What is Assisted Living and Who Benefits from it?

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Long-Term Care

If you have one or more elderly relatives, then you may already have investigated the concept of assisted living communities.

This is a great way to meet your elderly loved ones’ needs while also ensuring they can still maintain a certain amount of independence.

If this is not a process that you know much about, then you may wish to find out more about what assisted living is and exactly who can benefit from this type of arrangement. You can read on the discover all of the information that you need!

What is Assisted Living?

Assisted living is a residential option for seniors who need help with certain aspects of their day-to-day care.

When a senior person moves into an assisted living community, this will usually be because they are unable to have all of their needs met at home. This usually relates to medical needs or mobility restrictions.

Common tasks that a person in assisted living might need help with are:

  • Bathing
  • Dressing
  • Cooking
  • Eating
  • Personal care
  • Medication management
  • Errands

Making the Move

Making the move to an assisted living community will generally be a permanent one or at least a very long-term solution. It is unlikely that a person will return to their previous living situation after moving into an assisted living community.

The specific home chosen will depend on what is available in the local area and the specific requirements of the senior person. Providers such as Belmont Village offer various assisted living communities across the US, meaning people in a number of different states can enjoy these facilities.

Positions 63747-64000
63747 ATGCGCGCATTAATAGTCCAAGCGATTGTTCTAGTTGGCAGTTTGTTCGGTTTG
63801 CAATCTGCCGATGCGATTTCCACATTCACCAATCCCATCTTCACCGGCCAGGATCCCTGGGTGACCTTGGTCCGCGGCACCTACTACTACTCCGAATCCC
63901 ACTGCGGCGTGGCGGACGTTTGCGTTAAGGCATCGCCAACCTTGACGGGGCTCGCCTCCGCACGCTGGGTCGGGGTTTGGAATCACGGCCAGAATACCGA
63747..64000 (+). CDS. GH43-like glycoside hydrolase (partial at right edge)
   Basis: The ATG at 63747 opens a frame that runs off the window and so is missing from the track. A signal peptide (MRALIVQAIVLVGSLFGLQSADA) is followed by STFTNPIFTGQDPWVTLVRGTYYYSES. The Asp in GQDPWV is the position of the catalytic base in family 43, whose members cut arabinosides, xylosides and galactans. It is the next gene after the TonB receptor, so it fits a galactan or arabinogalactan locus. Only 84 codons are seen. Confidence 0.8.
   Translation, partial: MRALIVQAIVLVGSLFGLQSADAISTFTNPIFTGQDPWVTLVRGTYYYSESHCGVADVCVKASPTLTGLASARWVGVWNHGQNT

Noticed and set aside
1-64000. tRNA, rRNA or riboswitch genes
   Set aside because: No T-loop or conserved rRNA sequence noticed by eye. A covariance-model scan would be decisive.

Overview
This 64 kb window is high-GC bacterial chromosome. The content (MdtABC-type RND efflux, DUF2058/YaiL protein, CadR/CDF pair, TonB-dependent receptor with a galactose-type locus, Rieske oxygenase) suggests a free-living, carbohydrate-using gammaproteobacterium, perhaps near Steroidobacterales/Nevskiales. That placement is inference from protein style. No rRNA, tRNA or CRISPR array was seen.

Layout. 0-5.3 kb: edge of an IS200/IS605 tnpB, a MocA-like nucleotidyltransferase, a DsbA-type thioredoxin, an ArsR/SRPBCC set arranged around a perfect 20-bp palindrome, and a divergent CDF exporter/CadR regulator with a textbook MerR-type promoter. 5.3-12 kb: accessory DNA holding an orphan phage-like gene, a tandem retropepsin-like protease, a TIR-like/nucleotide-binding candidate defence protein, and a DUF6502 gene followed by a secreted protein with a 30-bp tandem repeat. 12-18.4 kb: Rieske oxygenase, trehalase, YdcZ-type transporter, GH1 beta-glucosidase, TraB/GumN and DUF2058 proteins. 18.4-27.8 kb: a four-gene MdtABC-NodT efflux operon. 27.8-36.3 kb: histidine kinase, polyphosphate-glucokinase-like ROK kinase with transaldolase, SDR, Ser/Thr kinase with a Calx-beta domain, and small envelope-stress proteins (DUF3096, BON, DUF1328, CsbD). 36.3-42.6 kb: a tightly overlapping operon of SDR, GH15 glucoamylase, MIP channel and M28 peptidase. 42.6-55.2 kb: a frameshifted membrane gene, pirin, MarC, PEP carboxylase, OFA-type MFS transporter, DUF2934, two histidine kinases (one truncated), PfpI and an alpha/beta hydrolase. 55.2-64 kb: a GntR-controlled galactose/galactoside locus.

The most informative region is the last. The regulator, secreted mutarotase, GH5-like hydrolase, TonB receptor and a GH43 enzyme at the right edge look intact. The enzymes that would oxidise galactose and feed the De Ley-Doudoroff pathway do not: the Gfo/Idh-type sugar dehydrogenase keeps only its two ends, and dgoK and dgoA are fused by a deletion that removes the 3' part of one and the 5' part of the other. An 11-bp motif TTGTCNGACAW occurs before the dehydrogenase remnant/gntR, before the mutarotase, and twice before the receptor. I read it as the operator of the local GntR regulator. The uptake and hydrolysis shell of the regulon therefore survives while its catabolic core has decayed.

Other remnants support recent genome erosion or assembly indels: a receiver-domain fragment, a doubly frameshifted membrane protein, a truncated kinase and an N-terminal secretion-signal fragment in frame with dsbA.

Who Benefits from Assisted Living?

Any senior person who needs help with the aforementioned common tasks may be suitable to enter an assisted living community.

By receiving the help that they need with these small tasks, each person can continue to enjoy their usual life. This can be of great benefit to a senior person who has previously been struggling to manage these tasks alone.

There are certain instances where a senior person may need additional help but may not be eligible to enter residential assisted living. This relates to people who:

  • Have a major cognitive impairment
  • Have worrying patterns of behavior
  • Require serious medical intervention on a regular basis
  • Require daily attention from a nurse or caregiver
  • Are wheelchair users

It is not only the senior person themselves who will benefit from entering assisted living.

If care is being given in the home by a partner or other family member, then this can be a serious burden to carry for that person. Although this help is usually giving willingly and with the utmost care, it can still place a strain on the caregiver. This is especially the case if the needs of the elderly person are consistent throughout the day.

Deciding to transition a senior person into assisted living should never be seen as passing the burden but simply as finding the very best option for all involved.